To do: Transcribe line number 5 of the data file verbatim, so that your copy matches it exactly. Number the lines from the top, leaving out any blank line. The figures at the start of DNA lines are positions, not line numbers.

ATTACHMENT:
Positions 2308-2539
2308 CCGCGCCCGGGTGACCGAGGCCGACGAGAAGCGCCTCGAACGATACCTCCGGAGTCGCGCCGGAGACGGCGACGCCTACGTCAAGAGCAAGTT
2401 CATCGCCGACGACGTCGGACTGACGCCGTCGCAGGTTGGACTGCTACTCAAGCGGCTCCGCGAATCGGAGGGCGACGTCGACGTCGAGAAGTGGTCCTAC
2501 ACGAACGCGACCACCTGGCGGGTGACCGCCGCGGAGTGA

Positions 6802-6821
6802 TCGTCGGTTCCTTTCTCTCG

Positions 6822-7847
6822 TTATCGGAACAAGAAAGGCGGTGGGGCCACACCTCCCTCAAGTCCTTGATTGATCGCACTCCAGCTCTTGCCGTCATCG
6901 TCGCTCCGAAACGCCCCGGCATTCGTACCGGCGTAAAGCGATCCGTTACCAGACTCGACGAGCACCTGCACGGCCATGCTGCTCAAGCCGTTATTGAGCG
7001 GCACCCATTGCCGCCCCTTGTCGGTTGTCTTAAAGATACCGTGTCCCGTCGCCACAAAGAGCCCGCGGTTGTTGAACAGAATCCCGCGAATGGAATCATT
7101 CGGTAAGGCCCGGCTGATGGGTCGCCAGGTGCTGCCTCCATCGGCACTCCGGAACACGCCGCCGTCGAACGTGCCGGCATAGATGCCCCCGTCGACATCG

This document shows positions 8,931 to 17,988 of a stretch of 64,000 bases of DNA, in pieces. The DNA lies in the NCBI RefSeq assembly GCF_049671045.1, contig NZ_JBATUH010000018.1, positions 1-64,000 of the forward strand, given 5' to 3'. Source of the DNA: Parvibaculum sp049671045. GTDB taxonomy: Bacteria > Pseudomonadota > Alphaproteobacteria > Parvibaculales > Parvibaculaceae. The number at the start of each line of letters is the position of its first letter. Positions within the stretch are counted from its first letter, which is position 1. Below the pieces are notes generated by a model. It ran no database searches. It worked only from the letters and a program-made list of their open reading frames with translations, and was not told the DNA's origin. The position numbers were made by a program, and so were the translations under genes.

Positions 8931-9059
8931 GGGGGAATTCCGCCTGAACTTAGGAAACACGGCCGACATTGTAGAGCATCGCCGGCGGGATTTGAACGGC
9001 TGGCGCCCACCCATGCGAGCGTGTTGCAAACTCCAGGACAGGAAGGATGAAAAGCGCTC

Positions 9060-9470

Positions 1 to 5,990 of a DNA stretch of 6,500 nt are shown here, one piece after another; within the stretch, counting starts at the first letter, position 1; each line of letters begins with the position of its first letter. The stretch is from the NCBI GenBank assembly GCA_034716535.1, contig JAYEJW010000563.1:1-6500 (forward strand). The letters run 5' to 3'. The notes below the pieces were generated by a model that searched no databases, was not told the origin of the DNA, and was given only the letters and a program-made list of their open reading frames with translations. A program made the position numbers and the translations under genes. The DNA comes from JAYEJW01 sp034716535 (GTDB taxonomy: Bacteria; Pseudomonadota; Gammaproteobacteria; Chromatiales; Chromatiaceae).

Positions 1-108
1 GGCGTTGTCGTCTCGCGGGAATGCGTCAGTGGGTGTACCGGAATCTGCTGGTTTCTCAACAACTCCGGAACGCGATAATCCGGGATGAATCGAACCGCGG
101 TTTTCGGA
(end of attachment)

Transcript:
Positions 6802-6821